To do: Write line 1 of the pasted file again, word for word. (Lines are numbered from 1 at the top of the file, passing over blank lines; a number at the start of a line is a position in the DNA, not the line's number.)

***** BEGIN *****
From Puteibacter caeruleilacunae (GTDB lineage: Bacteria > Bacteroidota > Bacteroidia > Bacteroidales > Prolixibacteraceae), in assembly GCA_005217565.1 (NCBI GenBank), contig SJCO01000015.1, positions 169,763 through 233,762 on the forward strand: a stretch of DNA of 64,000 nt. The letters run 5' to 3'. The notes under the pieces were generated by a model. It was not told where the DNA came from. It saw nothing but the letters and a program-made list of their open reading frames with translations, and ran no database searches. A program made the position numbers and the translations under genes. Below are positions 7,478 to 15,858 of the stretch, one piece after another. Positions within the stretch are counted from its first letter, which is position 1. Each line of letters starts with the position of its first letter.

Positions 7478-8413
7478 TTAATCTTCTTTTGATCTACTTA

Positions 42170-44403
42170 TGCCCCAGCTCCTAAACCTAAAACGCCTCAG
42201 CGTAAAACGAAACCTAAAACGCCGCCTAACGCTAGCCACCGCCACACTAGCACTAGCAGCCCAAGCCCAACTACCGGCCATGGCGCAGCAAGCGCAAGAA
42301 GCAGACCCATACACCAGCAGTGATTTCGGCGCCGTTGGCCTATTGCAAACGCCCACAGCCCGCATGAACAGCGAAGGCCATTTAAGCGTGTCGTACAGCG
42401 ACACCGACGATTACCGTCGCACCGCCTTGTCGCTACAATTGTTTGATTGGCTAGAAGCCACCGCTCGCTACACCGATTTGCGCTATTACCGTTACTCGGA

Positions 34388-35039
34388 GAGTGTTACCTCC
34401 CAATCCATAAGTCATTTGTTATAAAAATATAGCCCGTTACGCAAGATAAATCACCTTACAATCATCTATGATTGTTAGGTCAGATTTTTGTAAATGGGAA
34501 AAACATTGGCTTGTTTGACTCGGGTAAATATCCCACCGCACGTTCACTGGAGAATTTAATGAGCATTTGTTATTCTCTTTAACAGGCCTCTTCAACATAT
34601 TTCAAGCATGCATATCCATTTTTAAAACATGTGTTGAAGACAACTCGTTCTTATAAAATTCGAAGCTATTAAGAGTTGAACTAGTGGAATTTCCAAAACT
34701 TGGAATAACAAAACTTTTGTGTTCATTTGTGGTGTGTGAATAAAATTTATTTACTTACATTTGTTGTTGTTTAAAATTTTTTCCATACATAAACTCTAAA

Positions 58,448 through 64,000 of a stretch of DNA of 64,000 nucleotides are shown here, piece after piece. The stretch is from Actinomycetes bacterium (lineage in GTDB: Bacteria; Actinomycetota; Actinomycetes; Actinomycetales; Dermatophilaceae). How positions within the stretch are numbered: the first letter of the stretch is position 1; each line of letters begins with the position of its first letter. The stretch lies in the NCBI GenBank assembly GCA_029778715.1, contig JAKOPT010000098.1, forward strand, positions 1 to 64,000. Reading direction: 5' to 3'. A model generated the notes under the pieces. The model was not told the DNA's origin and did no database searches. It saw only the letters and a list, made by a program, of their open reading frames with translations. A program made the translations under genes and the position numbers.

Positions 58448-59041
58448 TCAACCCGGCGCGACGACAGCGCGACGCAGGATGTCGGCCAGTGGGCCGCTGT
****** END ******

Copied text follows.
From Puteibacter caeruleilacunae (GTDB lineage: Bacteria > Bacteroidota > Bacteroidia > Bacteroidales > Prolixibacteraceae), in assembly GCA_005217565.1 (NCBI GenBank), contig SJCO01000015.1, positions 169,763 through 233,762 on the forward strand: a stretch of DNA of 64,000 nt. The letters run 5' to 3'. The notes under the pieces were generated by a model. It was not told where the DNA came from. It saw nothing but the letters and a program-made list of their open reading frames with translations, and ran no database searches. A program made the position numbers and the translations under genes. Below are positions 7,478 to 15,858 of the stretch, one piece after another. Positions within the stretch are counted from its first letter, which is position 1. Each line of letters starts with the position of its first letter.